15. Inadequate judgements: next steps
What happens following inadequate judgements, including urgent case reviews.
15.1 Urgent case reviews
Where a children’s home is judged inadequate for ‘the overall experiences and progress of children and young people’ at a full inspection, this leads to an urgent case review.
If an interim inspection identifies that the home has declined in effectiveness or there is enough cause for concern, this also leads to an urgent case review. The inspector and their manager determine what further action needs to be taken, including the scheduling of future inspections and/or compliance action.
The urgent case review considers whether statutory enforcement action is required in relation to the establishment or agency and, where there is a registered manager, the registered manager. The case review considers all the enforcement options available. The Social care compliance handbook has detailed information about the enforcement options available and the arrangements for following up enforcement activity.
The timing and nature of subsequent inspection and monitoring visits following a judgement of inadequate is set on a case-by-case basis. We always return to undertake some inspection activity within 6 to 8 weeks to ensure that children are safe. This is either a monitoring visit or a full inspection. Where concerns are serious, we are likely to return to undertake a monitoring visit to check that the manager and responsible person have taken adequate steps to safeguard and protect the welfare of children living in the home. A monitoring visit usually results in a published report, although regulatory inspection managers (RIMs) can decide not to publish monitoring reports in exceptional circumstances.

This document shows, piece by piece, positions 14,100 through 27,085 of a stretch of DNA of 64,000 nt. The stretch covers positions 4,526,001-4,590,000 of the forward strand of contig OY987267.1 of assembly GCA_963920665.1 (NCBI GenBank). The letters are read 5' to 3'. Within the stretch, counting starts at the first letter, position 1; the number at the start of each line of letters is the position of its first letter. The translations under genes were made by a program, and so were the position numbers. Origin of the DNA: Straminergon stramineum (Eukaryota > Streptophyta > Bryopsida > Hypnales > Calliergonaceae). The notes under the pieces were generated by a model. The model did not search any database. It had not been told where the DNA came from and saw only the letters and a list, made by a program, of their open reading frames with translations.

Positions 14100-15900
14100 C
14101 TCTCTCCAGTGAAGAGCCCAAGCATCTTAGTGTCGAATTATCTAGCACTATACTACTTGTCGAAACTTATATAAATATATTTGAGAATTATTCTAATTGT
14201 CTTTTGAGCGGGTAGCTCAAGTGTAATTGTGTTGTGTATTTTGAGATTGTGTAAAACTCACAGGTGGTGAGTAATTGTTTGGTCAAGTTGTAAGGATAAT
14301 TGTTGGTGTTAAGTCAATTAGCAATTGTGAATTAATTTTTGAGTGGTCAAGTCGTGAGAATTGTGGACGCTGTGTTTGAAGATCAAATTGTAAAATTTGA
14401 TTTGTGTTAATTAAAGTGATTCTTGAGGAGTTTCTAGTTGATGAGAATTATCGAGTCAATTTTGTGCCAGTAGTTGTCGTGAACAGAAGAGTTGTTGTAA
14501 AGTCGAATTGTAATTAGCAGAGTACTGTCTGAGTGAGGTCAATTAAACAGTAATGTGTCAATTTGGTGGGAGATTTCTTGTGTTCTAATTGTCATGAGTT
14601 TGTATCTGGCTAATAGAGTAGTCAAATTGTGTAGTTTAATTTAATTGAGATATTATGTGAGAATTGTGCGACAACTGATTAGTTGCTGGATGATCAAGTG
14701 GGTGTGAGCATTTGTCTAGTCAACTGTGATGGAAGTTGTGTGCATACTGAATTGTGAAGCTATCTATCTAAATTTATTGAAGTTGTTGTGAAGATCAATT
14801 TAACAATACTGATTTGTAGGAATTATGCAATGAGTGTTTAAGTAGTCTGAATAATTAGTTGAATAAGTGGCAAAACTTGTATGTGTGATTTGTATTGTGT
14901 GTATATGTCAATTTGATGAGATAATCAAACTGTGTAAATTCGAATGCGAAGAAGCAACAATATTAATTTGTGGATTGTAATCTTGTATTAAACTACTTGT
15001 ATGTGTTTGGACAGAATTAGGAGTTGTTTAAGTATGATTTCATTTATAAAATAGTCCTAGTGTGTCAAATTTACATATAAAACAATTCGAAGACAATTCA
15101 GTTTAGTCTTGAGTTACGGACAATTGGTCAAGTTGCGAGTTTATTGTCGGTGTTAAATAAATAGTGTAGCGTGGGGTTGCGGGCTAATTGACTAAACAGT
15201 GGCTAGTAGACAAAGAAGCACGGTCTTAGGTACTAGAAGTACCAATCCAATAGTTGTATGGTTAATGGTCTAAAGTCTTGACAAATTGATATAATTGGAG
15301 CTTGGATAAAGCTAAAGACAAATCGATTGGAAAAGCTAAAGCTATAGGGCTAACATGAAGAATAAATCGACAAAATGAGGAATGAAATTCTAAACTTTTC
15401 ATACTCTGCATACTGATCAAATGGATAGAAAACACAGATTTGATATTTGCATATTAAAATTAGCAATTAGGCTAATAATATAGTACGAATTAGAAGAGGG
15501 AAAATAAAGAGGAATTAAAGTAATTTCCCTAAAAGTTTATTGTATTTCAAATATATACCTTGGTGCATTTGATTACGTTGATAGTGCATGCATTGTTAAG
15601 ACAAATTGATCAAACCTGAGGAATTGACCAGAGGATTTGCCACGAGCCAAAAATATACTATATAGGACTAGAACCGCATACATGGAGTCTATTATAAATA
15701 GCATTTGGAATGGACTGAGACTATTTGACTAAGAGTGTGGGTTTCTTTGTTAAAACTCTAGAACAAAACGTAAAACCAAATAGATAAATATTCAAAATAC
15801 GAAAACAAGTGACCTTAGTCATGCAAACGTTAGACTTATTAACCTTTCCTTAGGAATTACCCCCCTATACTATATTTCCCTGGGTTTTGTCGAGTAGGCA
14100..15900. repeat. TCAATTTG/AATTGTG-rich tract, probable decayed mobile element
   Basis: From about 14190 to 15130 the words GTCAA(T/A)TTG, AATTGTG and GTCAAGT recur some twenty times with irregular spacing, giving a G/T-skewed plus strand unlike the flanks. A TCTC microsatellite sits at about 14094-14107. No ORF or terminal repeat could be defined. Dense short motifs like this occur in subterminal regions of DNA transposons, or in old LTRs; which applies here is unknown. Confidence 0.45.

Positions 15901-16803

An inspection visit takes place sooner if any further significant concerns arise during this period or if an earlier inspection is necessary to make statutory requirements to safeguard and protect the welfare of children.
All inadequacy is serious and requires immediate action to be taken. However, in some cases, the inadequacy derives from fire risks, health and safety hazards or other environmental factors. While serious and high risk for children and young people, these can be quickly rectified in many instances. Inspectors always seek to understand how and why such serious inadequacy has occurred.